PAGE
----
Published: 14:36, 10 January 2019
| Updated: 23:19, 10 January 2019
A hospital has been compared to a "war zone" after being placed on the highest level of alert.
Medway Maritime Hospital in Windmill Road, Gillingham, is currently operating on 'Opel 4', reserved for the most serious situations where bed capacity has been reached and some routine operations have to be cancelled.
Medway NHS Foundation Trust said while the majority of patients in its emergency department had been seen within four hours there were some exceptions where longer waits had been experienced due to specialist beds being needed.
Opel, or Operational Pressures Elevation Levels, range from one, meaning normal, to four.
Level four means the hospital is "unable to deliver comprehensive care" and there's an increased chance of care and safety being compromised.
This time last year the hospital was in an even worse position following a particularly cold winter, with one person reporting waiting in A&E for almost 24 hours.
It was hoped the opening of a brand new multi-million pound emergency department in November where patients can be streamed according to their condition would ease the strain on services.
One woman, who spoke to Kent Online's sister paper the Medway Messenger, said her daughter-in-law had waited for more than 15 hours in the hospital's A&E.
She described the hospital as like "a war zone" and said she'd previously had to wait eight hours for a prescription surrounded by people vomiting and crying in pain.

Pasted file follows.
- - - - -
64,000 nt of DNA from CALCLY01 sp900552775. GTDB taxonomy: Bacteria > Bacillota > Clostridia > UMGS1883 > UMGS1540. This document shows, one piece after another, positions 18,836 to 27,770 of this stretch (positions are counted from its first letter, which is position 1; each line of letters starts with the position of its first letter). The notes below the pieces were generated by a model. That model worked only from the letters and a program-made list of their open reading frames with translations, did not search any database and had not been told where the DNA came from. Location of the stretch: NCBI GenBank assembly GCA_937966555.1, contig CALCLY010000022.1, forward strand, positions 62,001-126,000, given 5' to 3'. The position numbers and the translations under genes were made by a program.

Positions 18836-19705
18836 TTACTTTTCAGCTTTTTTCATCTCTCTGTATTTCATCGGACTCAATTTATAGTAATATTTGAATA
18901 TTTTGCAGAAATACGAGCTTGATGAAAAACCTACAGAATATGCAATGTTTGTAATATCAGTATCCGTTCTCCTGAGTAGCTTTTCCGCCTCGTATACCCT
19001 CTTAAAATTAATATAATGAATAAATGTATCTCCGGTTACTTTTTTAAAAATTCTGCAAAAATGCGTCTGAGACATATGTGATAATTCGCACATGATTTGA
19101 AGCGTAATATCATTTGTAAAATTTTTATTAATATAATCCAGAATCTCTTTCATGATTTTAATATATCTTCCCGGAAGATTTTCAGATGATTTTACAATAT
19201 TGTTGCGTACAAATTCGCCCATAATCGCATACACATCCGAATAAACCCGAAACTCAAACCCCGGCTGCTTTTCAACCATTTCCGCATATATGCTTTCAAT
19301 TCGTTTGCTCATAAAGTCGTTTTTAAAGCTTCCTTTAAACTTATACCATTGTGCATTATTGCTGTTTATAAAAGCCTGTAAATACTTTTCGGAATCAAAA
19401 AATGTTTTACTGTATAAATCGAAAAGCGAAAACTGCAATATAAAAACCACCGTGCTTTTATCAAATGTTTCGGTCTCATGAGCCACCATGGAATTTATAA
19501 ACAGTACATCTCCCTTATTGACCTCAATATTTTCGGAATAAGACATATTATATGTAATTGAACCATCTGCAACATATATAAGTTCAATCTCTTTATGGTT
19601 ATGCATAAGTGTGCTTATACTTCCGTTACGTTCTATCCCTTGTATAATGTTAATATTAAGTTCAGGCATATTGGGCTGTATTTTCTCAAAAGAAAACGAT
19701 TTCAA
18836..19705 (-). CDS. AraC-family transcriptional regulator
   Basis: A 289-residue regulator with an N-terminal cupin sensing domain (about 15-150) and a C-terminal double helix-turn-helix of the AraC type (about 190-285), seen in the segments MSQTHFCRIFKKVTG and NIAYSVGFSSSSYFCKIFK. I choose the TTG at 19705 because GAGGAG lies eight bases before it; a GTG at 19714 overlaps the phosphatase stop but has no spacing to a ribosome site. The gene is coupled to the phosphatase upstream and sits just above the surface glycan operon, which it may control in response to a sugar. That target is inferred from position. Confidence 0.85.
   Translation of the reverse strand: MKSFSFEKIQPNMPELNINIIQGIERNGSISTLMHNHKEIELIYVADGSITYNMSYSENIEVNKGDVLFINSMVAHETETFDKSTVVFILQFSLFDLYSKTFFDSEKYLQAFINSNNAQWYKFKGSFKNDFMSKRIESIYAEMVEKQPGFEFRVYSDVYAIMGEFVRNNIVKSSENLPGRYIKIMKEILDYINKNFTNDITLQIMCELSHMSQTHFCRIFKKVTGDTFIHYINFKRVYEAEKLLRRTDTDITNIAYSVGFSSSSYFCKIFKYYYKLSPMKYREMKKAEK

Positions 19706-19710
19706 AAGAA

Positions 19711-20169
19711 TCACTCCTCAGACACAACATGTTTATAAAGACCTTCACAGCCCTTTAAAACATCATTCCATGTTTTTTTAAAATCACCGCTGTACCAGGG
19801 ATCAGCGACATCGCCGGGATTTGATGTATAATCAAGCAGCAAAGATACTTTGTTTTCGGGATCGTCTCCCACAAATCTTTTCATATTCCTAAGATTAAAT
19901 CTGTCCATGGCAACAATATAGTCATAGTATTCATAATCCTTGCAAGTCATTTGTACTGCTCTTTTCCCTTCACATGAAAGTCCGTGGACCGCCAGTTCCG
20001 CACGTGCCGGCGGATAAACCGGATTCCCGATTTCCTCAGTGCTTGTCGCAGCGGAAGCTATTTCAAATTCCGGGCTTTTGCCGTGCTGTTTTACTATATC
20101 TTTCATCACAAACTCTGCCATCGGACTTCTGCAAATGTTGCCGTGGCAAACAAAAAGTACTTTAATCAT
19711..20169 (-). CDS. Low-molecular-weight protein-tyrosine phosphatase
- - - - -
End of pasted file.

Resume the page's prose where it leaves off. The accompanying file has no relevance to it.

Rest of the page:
Her daughter-in-law is now on a ward.
The woman, who did not wish to be named, said: "It's unbelievable. The staff were absolutely lovely but the NHS still has a long way to go."
Another said her operation had been cancelled.
The trust denied reports that only one doctor was on duty in its Emergency Department yesterday, saying it was fully staffed.
James Devine, chief executive of Medway NHS Foundation Trust, said: "Winter is the busiest time of year for NHS hospitals across the country, and we are no exception.
"While we are still seeing the majority of emergency department attendees within four hours, the hospital is very busy overall.
"This has meant that, despite our best efforts, some patients who have needed admission onto a ward have experienced longer waits while we have worked to free up a bed for them.
"When the hospital is busy, we implement range of additional actions, aimed at safely discharging patients and freeing up bed capacity.
"This supports flow through the hospital, and ensures we can treat those requiring emergency care quickly.
"I apologise unreservedly to them for any inconvenience that they have experienced, and I can promise that our staff are working very hard every day to get our patients into the right place for their care as soon as possible.
"We are also working with our colleagues in community and social care to help free up our beds by getting those patients that are ready to leave hospital back home with the care packages that they need."